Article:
Brussels - BOZAR - GEO-graphics20/04/2010
GEO-GRAPHICS: A MAP OF ART PRACTICES IN AFRICA, PAST AND PRESENT
June 9 - September 26, 2010
No fewer than 17 African countries celebrate 50 years of independence in 2010. To mark the occasion, BOZAR and the Royal Museum for Central Africa in Tervuren are organising Visionary Africa, a multi disciplinay festival of which GEO-graphics. A Map of Art Practices in Africa, Past and Present is the keynote exhibition. In this exhibition ethnographic art enters into a visual and narrative dialogue with contemporary art, thereby offering a fine overview of the enormous wealth and diversity of visual creativity on the continent.
A total of 220 objects from Belgian private and museum ethnographic collections span the period from the 16th to the 20th century. This extensive selection includes masks, fetish images, anthropomorphic and zoomorphic sculpture, household effects and furniture, implements, musical instruments, and more. One highlight is the paintings on glass or "suweer", a typical folk art form from Senegal, with often naive pictures depicting religious subjects or scenes from daily life.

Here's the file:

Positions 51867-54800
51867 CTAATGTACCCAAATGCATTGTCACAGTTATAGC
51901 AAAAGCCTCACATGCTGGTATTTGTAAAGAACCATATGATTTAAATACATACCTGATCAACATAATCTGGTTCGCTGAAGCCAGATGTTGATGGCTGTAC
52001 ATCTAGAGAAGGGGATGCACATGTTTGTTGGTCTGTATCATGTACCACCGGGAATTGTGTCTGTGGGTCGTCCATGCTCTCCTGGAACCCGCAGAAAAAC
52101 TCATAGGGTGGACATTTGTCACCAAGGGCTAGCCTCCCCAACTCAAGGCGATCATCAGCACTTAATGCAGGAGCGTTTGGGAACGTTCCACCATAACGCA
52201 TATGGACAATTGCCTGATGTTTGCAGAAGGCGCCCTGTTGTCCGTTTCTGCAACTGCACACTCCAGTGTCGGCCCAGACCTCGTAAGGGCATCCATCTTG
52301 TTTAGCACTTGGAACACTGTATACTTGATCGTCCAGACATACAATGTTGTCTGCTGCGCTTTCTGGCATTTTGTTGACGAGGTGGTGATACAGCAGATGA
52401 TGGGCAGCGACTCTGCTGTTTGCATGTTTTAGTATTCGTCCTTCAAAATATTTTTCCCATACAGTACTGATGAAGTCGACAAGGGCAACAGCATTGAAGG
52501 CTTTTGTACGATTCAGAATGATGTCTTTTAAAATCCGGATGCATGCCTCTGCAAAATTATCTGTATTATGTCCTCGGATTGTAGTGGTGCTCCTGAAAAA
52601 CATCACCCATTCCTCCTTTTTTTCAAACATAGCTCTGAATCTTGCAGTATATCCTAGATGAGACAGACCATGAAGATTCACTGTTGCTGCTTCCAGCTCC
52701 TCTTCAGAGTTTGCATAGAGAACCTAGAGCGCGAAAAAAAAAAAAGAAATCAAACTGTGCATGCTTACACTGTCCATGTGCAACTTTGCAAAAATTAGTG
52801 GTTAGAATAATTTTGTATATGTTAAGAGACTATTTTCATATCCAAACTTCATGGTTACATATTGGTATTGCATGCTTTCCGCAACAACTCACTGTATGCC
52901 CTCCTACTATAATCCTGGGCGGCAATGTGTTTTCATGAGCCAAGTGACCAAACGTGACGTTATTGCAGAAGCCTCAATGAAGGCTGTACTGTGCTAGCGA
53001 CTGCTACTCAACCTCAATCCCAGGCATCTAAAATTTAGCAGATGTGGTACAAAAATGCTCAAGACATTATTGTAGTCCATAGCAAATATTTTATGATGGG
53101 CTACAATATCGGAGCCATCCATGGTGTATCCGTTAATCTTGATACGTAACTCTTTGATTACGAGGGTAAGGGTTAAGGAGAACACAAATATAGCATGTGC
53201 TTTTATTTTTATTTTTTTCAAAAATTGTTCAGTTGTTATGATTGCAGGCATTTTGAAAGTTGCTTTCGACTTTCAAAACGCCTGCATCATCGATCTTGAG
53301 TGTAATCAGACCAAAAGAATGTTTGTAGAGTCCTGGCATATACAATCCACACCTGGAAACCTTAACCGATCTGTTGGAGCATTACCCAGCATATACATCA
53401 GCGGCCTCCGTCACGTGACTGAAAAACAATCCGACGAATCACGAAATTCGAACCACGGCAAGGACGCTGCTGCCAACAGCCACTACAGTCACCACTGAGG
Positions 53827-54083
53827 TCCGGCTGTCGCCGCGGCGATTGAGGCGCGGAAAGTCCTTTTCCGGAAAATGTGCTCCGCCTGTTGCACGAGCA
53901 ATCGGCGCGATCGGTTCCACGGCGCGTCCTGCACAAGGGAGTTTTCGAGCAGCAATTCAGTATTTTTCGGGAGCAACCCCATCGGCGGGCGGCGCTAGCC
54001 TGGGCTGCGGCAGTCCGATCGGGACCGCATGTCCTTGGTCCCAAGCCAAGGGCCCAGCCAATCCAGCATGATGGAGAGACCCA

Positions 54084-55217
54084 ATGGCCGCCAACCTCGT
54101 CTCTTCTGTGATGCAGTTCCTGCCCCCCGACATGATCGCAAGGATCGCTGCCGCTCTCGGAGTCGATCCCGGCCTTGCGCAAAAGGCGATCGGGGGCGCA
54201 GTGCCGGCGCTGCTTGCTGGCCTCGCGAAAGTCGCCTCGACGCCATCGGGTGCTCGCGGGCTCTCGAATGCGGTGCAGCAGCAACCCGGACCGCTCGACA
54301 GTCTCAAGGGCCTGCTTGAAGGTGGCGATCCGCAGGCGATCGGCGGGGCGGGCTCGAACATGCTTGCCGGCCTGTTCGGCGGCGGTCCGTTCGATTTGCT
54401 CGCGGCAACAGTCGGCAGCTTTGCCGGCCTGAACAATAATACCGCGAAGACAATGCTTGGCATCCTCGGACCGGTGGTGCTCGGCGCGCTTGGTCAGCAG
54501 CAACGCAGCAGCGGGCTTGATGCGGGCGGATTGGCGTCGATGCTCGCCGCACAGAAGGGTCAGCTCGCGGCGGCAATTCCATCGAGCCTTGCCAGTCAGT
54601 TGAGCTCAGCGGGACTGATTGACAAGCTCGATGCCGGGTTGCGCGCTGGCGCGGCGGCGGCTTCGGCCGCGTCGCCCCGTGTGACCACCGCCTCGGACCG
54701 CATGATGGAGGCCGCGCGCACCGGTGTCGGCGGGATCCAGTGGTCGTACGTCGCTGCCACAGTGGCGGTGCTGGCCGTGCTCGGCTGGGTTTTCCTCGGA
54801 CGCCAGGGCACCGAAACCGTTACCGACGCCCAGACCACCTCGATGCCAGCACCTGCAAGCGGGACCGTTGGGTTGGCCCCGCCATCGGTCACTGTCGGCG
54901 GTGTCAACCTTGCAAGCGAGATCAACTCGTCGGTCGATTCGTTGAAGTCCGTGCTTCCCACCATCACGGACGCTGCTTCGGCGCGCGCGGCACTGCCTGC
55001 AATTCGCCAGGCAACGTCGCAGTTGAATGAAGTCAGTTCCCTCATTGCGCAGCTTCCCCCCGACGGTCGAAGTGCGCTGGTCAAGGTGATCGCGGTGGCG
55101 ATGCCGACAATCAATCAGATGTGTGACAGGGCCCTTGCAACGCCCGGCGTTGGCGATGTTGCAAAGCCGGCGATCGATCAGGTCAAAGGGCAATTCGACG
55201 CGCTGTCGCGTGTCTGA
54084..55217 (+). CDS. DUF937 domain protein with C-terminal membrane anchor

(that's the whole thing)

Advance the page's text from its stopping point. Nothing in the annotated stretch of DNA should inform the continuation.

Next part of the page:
For the first time, these traditional works of art are looked at in relation to contemporary cultural life in Africa. Over the last ten years independent initiatives have emerged here and there on the continent. Eight of these centres for contemporary art have been invited to Brussels: Doual'art (Douala, Cameroon), La Rotonde des Arts (Abidjan, Ivory Coast), Centre for Contemporary Art Lagos (CCA Lagos) (Lagos, Nigeria), Centre for Contemporary Art East Africa Nairobi (CCAEA Nairobi) (Nairobi, Kenya), Picha (Lubumbashi, Congo), Darb 1718 (Cairo, Egypt), Appartement 22 (Rabat, Morocco), and Raw Material Company (Dakar, Senegal). Each of these centres occupies a space within the exhibition, in which it presents its own artistic identity and shows work by "its" African artists.
Image: George Osodi, Oil Riche Delta Niger series, At the Border, 2007